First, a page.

Walkaway imagines a near future society where open source technology is advanced enough that people can drop out of mainstream societies in a relatively order manner, and live off the land and dirt-cheap open tech. And they do: the combined effect of automation and mounting income and wealth inequalities make it so that meaningful employment is almost impossible (unless one enjoys serving the only healthy market, that of really rich people). People are knee deep in student debt. Most of humanity has simply nothing to offer to “the economy” and the society it supports. So they walk away, and provide to their needs with the same logic that Wikipedians build Wikipedia. Initially this gives rise to a sort of dual economy, with a large fringe (maybe 5% of the population?) living in Walkaway. Later on, the mainstream economy kind of eats itself, so that the share of humans in Walkaway rises significantly. Walkaway itself becomes a sort of mainstream, with super-rich people and their minions continuing to run places like London and Singapore, but not much else.
Walkaway argues for exit because it lays out a political strategy that leads people to winning by refusing to engage. Cannot get a decent job and pay your student loan? Walk away. The police evacuates the open source compound where you live? Walk away, rebuild it 50 kilometers down the road. They take that down too? Walk away. In the book, walkaway “wins”, but that’s not even the point. The point is that you can make a better life for yourself by not engaging with the system.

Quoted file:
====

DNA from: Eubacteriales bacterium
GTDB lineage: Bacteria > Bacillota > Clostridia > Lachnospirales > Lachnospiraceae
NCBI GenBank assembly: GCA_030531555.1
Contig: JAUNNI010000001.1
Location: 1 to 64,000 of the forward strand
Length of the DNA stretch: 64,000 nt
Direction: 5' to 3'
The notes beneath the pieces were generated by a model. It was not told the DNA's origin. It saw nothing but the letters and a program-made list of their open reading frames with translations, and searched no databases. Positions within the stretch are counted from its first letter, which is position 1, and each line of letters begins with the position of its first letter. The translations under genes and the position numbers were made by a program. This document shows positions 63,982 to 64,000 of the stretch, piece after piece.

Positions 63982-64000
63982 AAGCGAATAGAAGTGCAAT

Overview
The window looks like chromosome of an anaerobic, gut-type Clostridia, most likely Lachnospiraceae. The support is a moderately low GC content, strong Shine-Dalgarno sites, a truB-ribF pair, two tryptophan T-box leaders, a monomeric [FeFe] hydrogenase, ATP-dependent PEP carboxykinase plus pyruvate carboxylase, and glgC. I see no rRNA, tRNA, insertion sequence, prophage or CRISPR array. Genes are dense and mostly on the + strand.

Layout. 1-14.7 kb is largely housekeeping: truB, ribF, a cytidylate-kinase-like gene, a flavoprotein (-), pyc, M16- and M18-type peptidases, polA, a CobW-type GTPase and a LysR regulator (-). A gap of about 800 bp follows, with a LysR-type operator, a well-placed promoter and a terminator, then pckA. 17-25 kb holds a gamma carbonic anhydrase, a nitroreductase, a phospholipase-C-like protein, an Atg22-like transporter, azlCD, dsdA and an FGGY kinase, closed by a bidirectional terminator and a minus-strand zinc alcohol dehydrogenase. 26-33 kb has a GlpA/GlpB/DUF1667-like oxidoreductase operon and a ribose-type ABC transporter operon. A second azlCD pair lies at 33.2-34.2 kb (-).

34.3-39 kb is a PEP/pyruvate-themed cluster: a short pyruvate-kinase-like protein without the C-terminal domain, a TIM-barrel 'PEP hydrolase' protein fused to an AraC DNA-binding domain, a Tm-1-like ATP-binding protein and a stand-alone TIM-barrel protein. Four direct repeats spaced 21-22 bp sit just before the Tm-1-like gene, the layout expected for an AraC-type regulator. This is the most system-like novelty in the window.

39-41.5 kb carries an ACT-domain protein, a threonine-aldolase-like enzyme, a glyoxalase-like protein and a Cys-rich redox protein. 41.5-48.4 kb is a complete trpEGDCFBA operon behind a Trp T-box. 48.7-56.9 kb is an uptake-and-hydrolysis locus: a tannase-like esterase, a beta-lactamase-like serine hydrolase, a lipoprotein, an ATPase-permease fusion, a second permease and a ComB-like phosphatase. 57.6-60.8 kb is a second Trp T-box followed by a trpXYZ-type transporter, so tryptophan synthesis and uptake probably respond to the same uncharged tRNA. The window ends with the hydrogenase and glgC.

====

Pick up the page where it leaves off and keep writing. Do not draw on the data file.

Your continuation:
Like most people reading this, I am very dissatisfied with some of the things that are going on in the world right now. I can not live with them. Which one is it going to be, voice or exit? I have been a voice guy all my life, but now I wonder. I can see a game – theoretical argument for exit: if you commit to voice, the powers that be can stall you forever, while you exhaust your energy for change in endless negotiations. Exit – walkaway – has a key advantage: if you execute well, its results do not depend on your opponent. If you believe Doctorow’s intuition, if enough people exit your opponent are going to be badly hit. That gives you potentially significant clout as you walk away.
So, I guess, at a minimum, voice should not be taken for granted. Engagement and participation should be economised, and always be underpinned by an ever present, credible, threat of exit. “Credibility” in this sense means building as much autonomy as you can. This is what we are looking into at Edgeryders And you? Are you closer to the voice or to the exit camp?